Krencik credited Masse for staying in touch with the cities, towns and villages that usually initiate construction projects.

“Mark meets with the town, the school and the county folks more than I meet with members of my immediately family,” Krencik said. “He has kept that dialogue going. At the town board level, for example, that is a strong mode of communication.”  

STAMP DIVIDED INTO ‘DISTRICTS’

A look at the layout of STAMP reveals that it is divided into three “technology districts”:

  • Technology District 1 -- a 600-acre parcel in the northern portion dedicated to high-tech manufacturing, including semiconductor, renewable energy and other advanced industries;
  • Technology District 2 -- office, and research and development space;
  • Technology District 3- -- area geared toward retail support services.

Masse said the concept was to create blocks of three semiconductor chip “fabs” that would open six million square feet for production, accommodating 930 employees.

“We went through the required State Environmental Quality Review, with the full build-out (as such) that if it’s within those thresholds, we really don’t have to do more work,” he said. “When we proposed to rezone the property, that is an action under SEQR and any proposed changes have to comply with SEQR.”

He said that’s what the GCEDC did in 2010 and “that took the better part of two years to get through that process.”

POWER, GAS LINES ARE RIGHT THERE

Masse also said that the presence of the nearby dual 345kV power lines and a National Fuel Empire Pipeline, a 24-inch natural gas transmission line, was a major reason the Town of Alabama location was selected.

“The 345 kV power lines take power from the Niagara Falls power station and run it down to New York City. We did a system impact study that revealed we can pull down 450 megawatts off of those lines,” he said. “With that, we would construct a very large, about a 10-acre substation (on the site), that would be a 345 to 115 kV – it would step the voltage down.”

As previously stated, Plug Power is funding this substation at a cost of about $53 million. Both the Plug Power plant and the substation are expected to be operational by December 2022.

Plug Power, along with the 30 acres it purchased for the green hydrogen facility, has a right of first refusal for an adjoining 30 acres for the possibility of future expansion.

The GCEDC has no applications for other major manufacturers at this time, Masse said. A couple months ago, it was rumored that Samsung was interested in placing a semiconductor manufacturing plant at STAMP.

INCREASED INTEREST IN STAMP?

When asked if Plug Power’s pending move to STAMP has generated more interest in the site, Masse said he’s hopeful that other businesses will take note. He did, however, mention that the COVID-19 pandemic “has driven a lot of companies to take a hard look at where they’re sourcing their products from and where are they selling their products to.”

“COVID broke a lot of supply chain issues throughout the world,” he said. “I think we’ve seen that with shortages and price increases of a lot of things. A lot of companies are doing a reassessment, saying we don’t ever want to go through that again.”

As a result, Masse said that companies are looking to locate new facilities coming out of COVID-19.

“So, one of the nice things about the Plug Project is that timelines are crucial to these companies – time is money to them,” he offered. “That substation is a major piece of infrastructure. Having that in place will go a long way toward alleviating companies’ concerns about that being available. We have the force main of the sewer project under construction. The only real long lead time item left will be the water from Niagara County, and we are just completing our design and engineering on that as well.”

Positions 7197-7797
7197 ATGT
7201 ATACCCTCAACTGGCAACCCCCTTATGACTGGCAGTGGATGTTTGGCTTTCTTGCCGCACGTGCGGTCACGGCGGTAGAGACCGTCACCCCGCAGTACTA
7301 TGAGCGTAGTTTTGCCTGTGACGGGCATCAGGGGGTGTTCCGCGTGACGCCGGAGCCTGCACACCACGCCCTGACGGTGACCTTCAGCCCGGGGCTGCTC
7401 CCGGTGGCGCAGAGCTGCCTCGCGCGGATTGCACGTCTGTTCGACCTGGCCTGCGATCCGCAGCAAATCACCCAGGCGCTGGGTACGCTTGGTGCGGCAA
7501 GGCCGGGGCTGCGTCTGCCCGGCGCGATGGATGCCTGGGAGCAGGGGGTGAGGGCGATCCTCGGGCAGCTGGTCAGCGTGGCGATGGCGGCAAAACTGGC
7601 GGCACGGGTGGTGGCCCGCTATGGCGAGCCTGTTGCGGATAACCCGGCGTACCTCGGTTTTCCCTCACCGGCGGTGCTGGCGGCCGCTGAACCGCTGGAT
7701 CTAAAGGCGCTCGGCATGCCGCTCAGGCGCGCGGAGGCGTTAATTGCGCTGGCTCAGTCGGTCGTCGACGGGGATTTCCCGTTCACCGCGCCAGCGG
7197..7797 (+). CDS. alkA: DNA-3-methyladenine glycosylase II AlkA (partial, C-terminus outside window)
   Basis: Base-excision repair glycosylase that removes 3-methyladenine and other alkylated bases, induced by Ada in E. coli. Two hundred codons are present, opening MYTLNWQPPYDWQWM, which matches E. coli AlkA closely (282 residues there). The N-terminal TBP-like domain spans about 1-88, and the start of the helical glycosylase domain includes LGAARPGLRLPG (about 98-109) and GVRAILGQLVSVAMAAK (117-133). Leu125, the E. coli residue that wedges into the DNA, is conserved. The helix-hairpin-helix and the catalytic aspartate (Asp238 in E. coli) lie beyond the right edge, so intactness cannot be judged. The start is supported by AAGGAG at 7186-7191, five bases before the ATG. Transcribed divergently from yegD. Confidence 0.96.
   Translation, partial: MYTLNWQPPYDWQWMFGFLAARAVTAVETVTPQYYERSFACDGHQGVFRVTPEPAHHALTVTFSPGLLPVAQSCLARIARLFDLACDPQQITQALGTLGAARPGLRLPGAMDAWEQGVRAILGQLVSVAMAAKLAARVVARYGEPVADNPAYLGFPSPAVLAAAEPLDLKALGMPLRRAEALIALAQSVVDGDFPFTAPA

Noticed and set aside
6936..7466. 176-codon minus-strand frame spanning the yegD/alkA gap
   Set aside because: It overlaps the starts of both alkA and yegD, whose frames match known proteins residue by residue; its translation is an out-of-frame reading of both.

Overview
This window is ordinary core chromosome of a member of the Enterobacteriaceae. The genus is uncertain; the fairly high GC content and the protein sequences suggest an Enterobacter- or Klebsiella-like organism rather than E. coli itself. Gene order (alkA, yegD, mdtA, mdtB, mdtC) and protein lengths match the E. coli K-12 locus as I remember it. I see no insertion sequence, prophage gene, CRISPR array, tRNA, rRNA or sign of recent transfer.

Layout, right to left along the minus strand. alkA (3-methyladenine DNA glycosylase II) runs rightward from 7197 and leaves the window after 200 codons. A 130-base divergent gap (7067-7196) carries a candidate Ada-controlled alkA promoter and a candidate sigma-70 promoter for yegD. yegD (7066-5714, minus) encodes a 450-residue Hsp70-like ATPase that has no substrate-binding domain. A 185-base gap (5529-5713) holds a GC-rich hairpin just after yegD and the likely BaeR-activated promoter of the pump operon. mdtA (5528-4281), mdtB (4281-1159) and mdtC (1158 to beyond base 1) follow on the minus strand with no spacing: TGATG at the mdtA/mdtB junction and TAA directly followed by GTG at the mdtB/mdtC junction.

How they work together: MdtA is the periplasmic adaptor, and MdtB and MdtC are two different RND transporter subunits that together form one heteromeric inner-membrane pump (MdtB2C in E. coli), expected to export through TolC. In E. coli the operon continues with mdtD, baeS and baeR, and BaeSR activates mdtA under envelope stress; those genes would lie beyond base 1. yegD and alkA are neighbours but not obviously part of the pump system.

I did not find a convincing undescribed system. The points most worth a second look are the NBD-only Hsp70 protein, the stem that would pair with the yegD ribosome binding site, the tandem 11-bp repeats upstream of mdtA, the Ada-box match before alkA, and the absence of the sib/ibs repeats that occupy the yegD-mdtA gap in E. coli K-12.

Masse said he sees a light at the end of the tunnel.

“A lot of people say, well, it’s been 10 years and all you have done is build a road. They don’t see the amount of soft work, so to speak, that is in my office in about 2,000 pages worth of documents of archaeological, environmental, phase one, phase two – all the design and engineering you have to do and all the regulatory agencies you have deal with. That takes time, and that’s what we have been working on very diligently,” he said.

The development of STAMP has been beneficial to Town of Alabama residents already, he said, in that they gained access to municipal water.

“If we had not done this, they could not afford to get municipal water,” he said. “They had failing wells. A lot of those people were spending $1,500, $2,000 a year on replacing equipment because the water was so bad. And because we were able to fund a significant portion of the water, the town was able to add on and they’re going to end up covering about 95 percent of town residents with public water.”

CORPORATE PARKS IN FULL SWING

The GCEDC has invested tens of millions of dollars in the STAMP project, likely more than anticipated, but Masse said he is confident that the agency’s track record of success in Genesee County will produce a similar outcome in the Town of Alabama.

“If you look at our corporate parks, they’re almost all full at this time,” he said. “It was 2007 when the Ag Park was started. You can see the success that we have had there.”

The Genesee Valley Agri-Business Park is one of seven corporate parks owned by the GCEDC. Currently, HP Hood, Upstate Niagara and O-At-Ka Milk Products are running at high capacity and are expanding, Masse said.

The other corporate parks are as follows: